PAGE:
William Fox v. Marcella Fox

M1999-01720-COA-R3-CV | Tenn. Ct. App. | Apr 10, 2000


AT NASHVILLE April 10, 2000 Session WILLIAM EMORY FOX v. MARCELLA ANNE AMES FOX Appeal from the Chancery Court for Franklin County No. 15,620 Jeffrey F. Stewart, Chancellor No. M1999-01720-COA-R3-CV - Filed April 11, 2001 In this divorce case ending an eighteen year marriage, the trial court awarded as separate property only the items owned by each party at the time of the marriage. The court awarded the marital home to both parties as tenants in common, allowing Wife to retain possession while the children were minors but requiring her to make the mortgage payments. Upon the sale of the property, the parties were to divide the proceeds of the sale, after costs and encumbrances were paid, with Wife receiving 60% and Husband receiving 40%. Wife appeals, contending that the court was required to classify the gifts during the marriage as separate property, and that the court’s distribution of the marital property was not equitable. She also argues that the trial court violated federal law by awarding Husband a percentage of the real property and by ordering her to pay the mortgage, claiming the source of the equity in the property and of her income is her disability benefits, and those funds are exempt from “attachment, levy, or seizure.” The evidence does not preponderate against the court’s classification of property, and we find the division to be equitable. We find no violation of federal law in the award of the real property or in the requirement that Wife pay the mortgage so long as she occupies the premises.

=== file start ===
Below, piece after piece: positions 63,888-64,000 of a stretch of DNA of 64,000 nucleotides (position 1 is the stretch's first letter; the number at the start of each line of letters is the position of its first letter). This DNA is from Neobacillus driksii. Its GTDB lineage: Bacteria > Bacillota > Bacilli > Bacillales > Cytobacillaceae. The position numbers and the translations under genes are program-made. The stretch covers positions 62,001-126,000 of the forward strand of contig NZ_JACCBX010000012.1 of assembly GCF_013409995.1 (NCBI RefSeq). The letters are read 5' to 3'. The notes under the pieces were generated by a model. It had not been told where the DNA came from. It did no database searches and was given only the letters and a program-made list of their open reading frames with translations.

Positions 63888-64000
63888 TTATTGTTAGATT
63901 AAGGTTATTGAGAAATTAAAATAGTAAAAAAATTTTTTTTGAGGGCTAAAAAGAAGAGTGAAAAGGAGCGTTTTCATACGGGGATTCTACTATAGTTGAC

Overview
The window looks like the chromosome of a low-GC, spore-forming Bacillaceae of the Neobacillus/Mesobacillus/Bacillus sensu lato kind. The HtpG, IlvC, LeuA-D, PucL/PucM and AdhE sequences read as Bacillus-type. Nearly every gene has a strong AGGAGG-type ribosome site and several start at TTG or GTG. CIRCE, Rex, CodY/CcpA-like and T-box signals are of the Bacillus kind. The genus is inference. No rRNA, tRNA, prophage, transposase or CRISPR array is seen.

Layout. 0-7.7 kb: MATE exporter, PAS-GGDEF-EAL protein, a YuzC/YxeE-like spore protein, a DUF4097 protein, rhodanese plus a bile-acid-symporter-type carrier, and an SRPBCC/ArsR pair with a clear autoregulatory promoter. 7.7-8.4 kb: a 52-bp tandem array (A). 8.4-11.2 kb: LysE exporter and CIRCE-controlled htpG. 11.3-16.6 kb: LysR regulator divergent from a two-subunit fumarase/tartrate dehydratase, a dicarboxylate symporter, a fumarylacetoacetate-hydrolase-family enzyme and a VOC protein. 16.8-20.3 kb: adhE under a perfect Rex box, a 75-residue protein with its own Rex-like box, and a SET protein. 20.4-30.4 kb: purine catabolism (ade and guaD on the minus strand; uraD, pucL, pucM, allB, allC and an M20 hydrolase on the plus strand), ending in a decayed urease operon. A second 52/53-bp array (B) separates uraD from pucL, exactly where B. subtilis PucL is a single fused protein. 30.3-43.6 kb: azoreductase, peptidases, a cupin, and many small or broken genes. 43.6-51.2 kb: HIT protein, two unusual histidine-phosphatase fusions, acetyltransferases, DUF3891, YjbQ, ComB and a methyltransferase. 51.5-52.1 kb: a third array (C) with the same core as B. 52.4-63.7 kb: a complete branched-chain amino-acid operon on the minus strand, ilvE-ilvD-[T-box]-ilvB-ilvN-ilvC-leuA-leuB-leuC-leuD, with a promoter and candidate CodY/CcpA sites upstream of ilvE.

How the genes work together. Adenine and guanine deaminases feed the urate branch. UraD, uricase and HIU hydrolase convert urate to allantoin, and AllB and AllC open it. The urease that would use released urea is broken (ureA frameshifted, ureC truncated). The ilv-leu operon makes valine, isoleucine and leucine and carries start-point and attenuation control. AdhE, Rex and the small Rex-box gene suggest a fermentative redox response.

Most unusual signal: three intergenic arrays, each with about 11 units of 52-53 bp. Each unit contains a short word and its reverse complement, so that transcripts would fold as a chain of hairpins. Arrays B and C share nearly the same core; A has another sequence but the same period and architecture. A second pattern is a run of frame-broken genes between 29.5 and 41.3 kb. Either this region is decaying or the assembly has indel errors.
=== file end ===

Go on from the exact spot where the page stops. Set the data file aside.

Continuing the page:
Tenn. R. App. P. 3 Appeal as of Right; Judgment of the Chancery Court Affirmed and Remanded. P ATRICIA J. C OTTRELL , J., delivered the opinion of the court, in which B EN H. C ANTRELL , P.J., M.S., and W ILLIAM B. C AIN , J, joined. Robert F. Hazard, Tullahoma, Tennessee, for the appellee, William Emory Fox. Barbara G. Hardin, Decherd, Tennessee, for the appellant, Marcella Anne Ames Fox.

MEMORANDUM OPINION [1] William Emory Fox (“Husband”) and Marcella Anne Ames Fox (“Wife”) married in 1981 and have two children, a daughter born in 1983 and a son born in 1986. The parties met in field artillery school at Fort Sill, Oklahoma, while Wife was on active duty in the U.S. Army and Husband was in the National Guard. After the marriage, Husband took various jobs where Wife was stationed in order to remain with the family; Wife was the primary breadwinner. Wife was medically discharged [2] from the army in 1994, and at the time of the trial she received disability benefits from the Veteran’s Administration (“VA”) as her primary source of income. She also received VA vocational rehabilitation benefits, which provided her with tuition, books and a stipend while she pursued a master’s degree in education from Tennessee State University. She expected to graduate in May, the following year.

Husband has a college degree, and was working two jobs, both related to computers, at the time of the trial. He also has a disability related to his military service, but he did not apply for disability benefits.

The parties purchased approximately thirty-three acres in Franklin County in 1994, after Wife left the army. They placed a Quonset hut on the property and began fixing the interior for use as the family home. Both parties worked on the residence, but after the separation, Wife remained there with the children and assumed responsibility for the improvements. Wife’s parents gave the parties $5,000 toward the purchase of the land, Wife contributed $4,000 and closing costs, and Husband contributed almost $16,000 after cashing out an Individual Retirement Account. Wife made arrangements so that the mortgage payments were taken directly from her checking account. The parties did not have the land and home appraised prior to the trial; they owed almost $55,000 on the property and Husband believed it was worth about $94,000, while Wife claimed it was worth about $65,000. Neither party felt able to pay the other for his or her share of the equity unless the property were sold. Wife specifically stated that she wanted to remain on the property with the children and testified she would have to sell it and move to another state, where her parents lived, if she were ordered to pay the husband anything immediately.